Something else that director-scriptwriter Sissako (and co-writer Kessen Tall) confirm in this work is how no man is an island: with even cattleherder Kidane (Ibrahim Ahmed dit Pinto), his wife Satima (Toulou Kiki) and their young daughter Toya (Layla Walet Mohamed), who live out in the desert miles from everyone else -- their neighbors, we are told, have moved away to areas not under the hands of the jihadi -- unable to escape the oppressive web cast over the area by their fellow Muslims who are not indigeneous to the area.
There's no denying that Timbuktu's tale is a sad one. However, we can take heart in the jihadists no longer being in control of this ancient city that this rich film's named after and its surroundings. Another positive that I hope people will take from a viewing of the complex drama is that humanity and Islam can indeed co-exist. In particular, I came away from the screening wishing that there were more people out there like the local religious elder in Timbuktu and, also, that his way of interpreting Islam could be more loudly and widely heard and practiced.
My rating for this film: 8.5
Great coverage of the HKIFF as always, YTSL! Will you be writing a review for Song of the Sea?
Hi Samson --
I wondered whether you'd be reading my movie reviews! And yes, will be reviewing "Song of the Sea" -- along with the remaining films I viewed at the HKIFF that I've yet to write about. ;b
I had not been able to get any tickets to movies that I want to see, many of which (European movies) I thought would not appeal to the local audience. Many were sold out so early and I didn't know you could still queue up to buy the tickets, or do you mean you got them a while back but that you still had to queue for an hour? I hope many of these movies will be shown around town after the HKIFF.
The movies I had wanted to see were:
I want to see the manager
That day on the beach
Labyrinth of lies
Do you know if they will be shown after HKIFF?
Hi Sophia --
There were a few screenings, including for "The Bride with White Hair", with special ticketing arrangements -- if you look at the ticket in the top photo, it says it's free.
Interesting that you say that a lot of screenings were sold out. It looked like a lot less than in recent years for me. Two things for future reference: 1) At the Hong Kong Cultural Centre and City Hall, there are standby tickets - like with live performances there; and 2) It's really hard for the Hong Kong Cultural Centre screenings to really sell out since the Grand Theatre used there has over 1,700 seats.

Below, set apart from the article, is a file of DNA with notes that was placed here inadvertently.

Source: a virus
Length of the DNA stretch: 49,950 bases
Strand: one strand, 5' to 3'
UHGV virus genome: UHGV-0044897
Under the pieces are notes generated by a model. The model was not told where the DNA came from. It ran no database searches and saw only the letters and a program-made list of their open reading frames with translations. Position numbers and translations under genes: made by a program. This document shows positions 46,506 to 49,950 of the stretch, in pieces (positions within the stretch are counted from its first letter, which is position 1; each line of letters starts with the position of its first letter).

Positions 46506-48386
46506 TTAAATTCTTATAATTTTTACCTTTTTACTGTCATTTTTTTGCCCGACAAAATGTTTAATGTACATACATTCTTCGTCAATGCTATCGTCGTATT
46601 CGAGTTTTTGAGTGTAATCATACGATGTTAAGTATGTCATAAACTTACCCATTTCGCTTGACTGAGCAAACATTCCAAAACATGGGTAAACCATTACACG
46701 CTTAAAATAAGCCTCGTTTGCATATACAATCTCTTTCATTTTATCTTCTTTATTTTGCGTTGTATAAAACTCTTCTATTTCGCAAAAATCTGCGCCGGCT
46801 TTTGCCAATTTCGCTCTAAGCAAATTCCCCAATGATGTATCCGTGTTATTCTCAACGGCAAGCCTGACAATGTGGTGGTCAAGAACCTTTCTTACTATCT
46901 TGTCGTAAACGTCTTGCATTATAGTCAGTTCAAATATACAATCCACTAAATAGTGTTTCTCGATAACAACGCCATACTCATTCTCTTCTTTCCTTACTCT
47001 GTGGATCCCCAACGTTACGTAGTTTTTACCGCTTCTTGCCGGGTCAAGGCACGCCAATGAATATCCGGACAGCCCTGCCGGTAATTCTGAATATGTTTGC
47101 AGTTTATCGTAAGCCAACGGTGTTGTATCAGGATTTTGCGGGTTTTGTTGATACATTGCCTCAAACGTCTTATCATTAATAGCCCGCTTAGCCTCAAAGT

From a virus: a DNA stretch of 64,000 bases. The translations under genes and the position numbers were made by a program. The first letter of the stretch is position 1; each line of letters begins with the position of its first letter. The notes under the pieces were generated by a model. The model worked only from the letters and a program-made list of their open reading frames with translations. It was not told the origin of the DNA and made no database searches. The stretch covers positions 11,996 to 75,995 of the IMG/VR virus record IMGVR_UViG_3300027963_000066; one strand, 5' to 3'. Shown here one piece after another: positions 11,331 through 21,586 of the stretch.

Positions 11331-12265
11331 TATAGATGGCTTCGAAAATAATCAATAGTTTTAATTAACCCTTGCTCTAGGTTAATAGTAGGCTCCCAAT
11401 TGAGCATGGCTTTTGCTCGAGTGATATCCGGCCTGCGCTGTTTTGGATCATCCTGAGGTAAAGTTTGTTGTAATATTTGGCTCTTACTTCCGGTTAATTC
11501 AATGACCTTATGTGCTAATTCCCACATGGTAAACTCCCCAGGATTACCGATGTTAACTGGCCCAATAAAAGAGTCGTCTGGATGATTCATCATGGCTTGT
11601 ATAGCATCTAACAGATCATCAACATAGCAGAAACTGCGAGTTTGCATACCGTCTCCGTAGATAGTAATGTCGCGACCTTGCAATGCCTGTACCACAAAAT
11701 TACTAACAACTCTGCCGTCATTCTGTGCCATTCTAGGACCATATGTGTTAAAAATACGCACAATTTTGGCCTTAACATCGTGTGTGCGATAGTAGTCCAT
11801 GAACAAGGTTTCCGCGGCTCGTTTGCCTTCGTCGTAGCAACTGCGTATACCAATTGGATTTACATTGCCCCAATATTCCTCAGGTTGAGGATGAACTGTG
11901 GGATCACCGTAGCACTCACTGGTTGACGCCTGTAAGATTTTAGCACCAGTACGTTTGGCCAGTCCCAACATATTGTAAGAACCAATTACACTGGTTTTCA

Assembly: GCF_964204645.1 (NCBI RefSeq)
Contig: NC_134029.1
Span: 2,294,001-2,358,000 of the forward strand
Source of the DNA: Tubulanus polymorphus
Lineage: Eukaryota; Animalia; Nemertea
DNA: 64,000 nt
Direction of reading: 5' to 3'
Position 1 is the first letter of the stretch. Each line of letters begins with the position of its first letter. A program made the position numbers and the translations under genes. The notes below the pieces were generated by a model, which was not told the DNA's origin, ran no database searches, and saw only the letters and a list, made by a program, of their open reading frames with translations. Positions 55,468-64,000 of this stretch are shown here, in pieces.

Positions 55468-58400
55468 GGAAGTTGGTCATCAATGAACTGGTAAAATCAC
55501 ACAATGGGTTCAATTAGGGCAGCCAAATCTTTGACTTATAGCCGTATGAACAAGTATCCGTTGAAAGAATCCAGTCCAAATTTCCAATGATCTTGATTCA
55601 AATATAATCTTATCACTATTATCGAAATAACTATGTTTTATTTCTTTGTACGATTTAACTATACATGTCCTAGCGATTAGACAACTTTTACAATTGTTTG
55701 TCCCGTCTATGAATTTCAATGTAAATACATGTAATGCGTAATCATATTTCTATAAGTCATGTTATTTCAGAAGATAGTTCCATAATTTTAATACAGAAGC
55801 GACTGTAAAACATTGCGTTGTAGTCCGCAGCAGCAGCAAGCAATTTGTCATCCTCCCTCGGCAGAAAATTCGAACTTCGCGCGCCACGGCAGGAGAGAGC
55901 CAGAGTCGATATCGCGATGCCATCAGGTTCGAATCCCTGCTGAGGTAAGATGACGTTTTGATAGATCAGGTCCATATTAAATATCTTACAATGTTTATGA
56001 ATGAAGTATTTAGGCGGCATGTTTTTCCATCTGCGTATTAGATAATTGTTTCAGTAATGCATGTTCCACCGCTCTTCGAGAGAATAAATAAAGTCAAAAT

Re films that you want to see: I think "Human Capital" is scheduled for a general theatrical release and "That Day on the Beach" is available on DVD (with English subtitles). Don't know about the others though -- sorry.
Thank you YTSL. I will take note for future reference.
Separately I read your review of "Little Big Master" in the SCMP. I think I was the only person in the movie that didn't cry. I had heard the interview with the real life principal on the radio and knew that the school is now thriving so the final scene didn't do anything for me. In fact I found it manipulative. How do you as a professional handle this situation, knowing the facts and they didn't tally up with the movie? (Yes the credits did explain the current situation)
Hi again Sophia --
Well, I never expect reality-based movies to be 100% true to reality -- much as I've learnt that movie adaptations of books don't 100% conform to the stories in print. Something I noticed for "Little Big Master": the name of the headmistress in the movie is not exactly the same as that of the real-life headmistress that the film character is clearly -- but not completely -- based on.
In general, I find that it's best to see a film and then read about what it's based on or the book that it's adapted from, rather than the other way around.
Re the (emotional) manipulation: I guess many of the themes in the movies "spoke" to me, so I allowed myself to be manipulated and allowed myself to feel and cry when watching it!
I especially enjoyed reading this post because you mention "The Bride With White Hair"...I would love to see this one in a theatre one day rather than have to watch the dvd. Honestly, I thought Brigitte Lin's charisma kind of overwhelmed Leslie Cheung's presence in the film. It is the ending which always disappoints me because it is over-the-top, too much like a cartoon.
There are positive things concerning film that are happening in Hong Kong. I recall reading in FilmBizAsia that L'Immagine Ritrovata Film Restoration Lab is opening in HK this month. The article mentions restored versions of A Better Tomorrow, Comrades Almost a Love Story and best of all, A Touch of Zen!
Hi Bill --
"The Bride with White Hair" is really a visually sumptuous film that deserves to be seen on a big screen. And yes, I agree -- I think that Brigitte Lin's charisma stands out more than anyone else's in that movie. :)
Re the ending: I've described some of the actions as looking like that of a human pinball -- and yes, the movie does have flaws. But boy, does it have amazing moments too!
Re the L'Immagine Ritrovata Film Restoration Lab's opening in Hong Kong: I'd love to see what they produce in the next year or more! :)